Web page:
The book is premised on the idea that accomplished teachers possess a small repertoire of powerful structures to make learning happen. These ‘methods that matter’ are recurrent, complex integrated and generative. The book identifies seven building blocks of good teaching.

The seven structures or patterns are applicable to all age levels; they are broad generic strategies or, simply good teaching methods. Although they are process orientated they are adaptable to all learning disciplines and require considerable teacher skill to implement.

All methods include have common features – they all include: student choice or ownership of learning; responsibility which is the other side of the coin to choice; the need to express meaningful ideas in a range of media; a community rather than an individual bias; diversity and an appreciation of student differences;  and the use of modern technology to leverage and support learning.

The Seven Best Practices.

Each practice begins with the theory behind the method followed by practical examples of the method (and learning strategies) in use by teachers across a range of ages and further references.

1 Reading as Thinking.

Reading instruction is a hot topic but the book sees reading not just as a set of sub skills   but rather as a specialised form of thinking. Since reading is thinking ‘we must provide our young readers with rich texts worth thinking about, strategies to help them and others with whom to think.’ Reading isabout constructing meaning – it is about reading to learn not just learning to read. Integrating reading with the current inquiry study is obvious but all too often this is not seen in schools. Literacy time is a time to ‘frontload’ content and strategies for later inquiry learning.

2 Representing to learn.

This relates to the need for students represent experience so as to engage and enjoy life more deeply. This builds on ideas about writing to learn (not just to copy or cut and paste) Writing as a tool of thinking to‘seek, use and create’ as it says in the New Zealand Curriculum. Representing includes drawing, mapping, drama, movement, the arts and the use of modern information technology.

Learning through writing is a feature of this chapter and a number of strategies are explained and modelled through teacher examples but all other learning areas are covered – relating to the ideas of Howard Gardner.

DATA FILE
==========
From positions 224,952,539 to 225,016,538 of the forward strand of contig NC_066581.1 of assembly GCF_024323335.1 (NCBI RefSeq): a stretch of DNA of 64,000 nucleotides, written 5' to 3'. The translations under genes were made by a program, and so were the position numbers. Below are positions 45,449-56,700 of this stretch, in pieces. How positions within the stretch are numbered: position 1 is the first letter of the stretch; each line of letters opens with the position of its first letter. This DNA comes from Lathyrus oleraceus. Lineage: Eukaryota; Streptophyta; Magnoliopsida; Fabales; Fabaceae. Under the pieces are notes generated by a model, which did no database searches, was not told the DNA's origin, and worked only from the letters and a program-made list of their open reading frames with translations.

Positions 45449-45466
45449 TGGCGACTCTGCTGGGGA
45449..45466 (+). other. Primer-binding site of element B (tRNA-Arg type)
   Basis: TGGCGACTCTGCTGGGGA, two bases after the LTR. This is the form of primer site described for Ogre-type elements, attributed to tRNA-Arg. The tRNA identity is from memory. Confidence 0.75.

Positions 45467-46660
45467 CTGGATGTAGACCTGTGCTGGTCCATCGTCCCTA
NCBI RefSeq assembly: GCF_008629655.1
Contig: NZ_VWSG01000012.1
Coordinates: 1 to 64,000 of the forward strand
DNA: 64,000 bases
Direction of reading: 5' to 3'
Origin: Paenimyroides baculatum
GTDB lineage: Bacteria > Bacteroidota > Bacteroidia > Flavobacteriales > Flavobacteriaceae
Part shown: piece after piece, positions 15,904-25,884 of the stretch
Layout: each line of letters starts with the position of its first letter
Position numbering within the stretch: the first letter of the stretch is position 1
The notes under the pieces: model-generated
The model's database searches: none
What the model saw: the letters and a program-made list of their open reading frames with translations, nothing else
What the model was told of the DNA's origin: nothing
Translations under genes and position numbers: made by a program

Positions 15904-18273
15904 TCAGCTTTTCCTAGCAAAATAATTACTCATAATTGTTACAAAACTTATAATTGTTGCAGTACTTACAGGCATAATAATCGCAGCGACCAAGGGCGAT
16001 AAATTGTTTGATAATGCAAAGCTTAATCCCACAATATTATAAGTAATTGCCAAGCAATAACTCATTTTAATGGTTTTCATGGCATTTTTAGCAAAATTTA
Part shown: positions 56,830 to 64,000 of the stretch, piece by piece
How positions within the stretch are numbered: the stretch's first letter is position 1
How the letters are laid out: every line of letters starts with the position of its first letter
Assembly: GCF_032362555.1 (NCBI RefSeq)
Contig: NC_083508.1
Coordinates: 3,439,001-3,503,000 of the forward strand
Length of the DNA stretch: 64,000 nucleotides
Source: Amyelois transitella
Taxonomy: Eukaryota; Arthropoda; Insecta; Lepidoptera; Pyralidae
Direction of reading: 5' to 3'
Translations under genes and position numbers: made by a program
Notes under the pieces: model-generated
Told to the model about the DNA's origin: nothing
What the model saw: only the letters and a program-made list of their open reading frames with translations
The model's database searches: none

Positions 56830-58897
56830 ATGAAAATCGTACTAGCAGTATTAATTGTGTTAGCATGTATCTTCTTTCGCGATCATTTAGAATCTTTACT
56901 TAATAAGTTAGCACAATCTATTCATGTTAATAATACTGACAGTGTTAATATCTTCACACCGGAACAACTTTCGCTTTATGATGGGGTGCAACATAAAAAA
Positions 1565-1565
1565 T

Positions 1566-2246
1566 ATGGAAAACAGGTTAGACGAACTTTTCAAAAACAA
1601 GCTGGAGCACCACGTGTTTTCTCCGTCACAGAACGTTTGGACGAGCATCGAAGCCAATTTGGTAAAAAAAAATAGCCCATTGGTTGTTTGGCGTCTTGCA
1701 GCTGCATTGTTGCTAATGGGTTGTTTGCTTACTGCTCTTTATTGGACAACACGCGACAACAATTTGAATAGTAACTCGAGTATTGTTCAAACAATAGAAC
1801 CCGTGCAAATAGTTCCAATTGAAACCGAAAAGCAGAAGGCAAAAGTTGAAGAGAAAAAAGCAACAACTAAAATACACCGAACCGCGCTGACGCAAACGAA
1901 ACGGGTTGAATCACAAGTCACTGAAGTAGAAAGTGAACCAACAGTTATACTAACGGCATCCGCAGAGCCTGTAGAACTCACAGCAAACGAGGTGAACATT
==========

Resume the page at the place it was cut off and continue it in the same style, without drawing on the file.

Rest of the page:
There are a lot of excellent straggles that could be ‘frontloaded’ in the literacy programme to later contribute to the class inquiry study.

3 Small Group Activities.

Students need to be able to practice democracy and to work in small collaborative groups. It seems that the world is catching on John Dewey ideas (or in more recent times James Beane) Several models of collaboration are included. Group structures must have enough inherent structure to operate autonomously for students to remain engaged on tasks.  Students need well-structured collaborative experiences to learn deeply, to really understand, to share knowledge (or their prior ideas) and to ask important questions. All this requires rich experiences to challenge students.

 Fixed ability grouping (or worse still tracking) is not part of such group work but this does not mean assisting small groups with common needs so they can return to their learning with skills in place.

Specific learning centres are one approach with students rotating. During such rotational time  the teacher is typically supervising, roaming, solving problems,  undertaking student conferences, acting as a resource and doing observational assessing of student’s achievement. This, as the book says, requires considerable ‘teacher artistry’.

4 The Classroom as a Workshop.

Classrooms are seen as working laboratories or studios where genuine knowledge is created, real products are made, and authentic inquiry is pursued. The workshop model is simple and powerful – based on children learning by doing... All too often schools fail to provide enough time  for 'doing' maths, science, reading, writing, art, music and history- all too often time is taken up  by an over emphasis on isolated  literacy and numeracy programmes. The book provides outlines for workshop sessions in a range of subjects (reading, writing, mathematics, science) for readers to make use of. The key to good workshops is the provision of student choice. Workshop activities contribute to a  work to contribute to the current topic.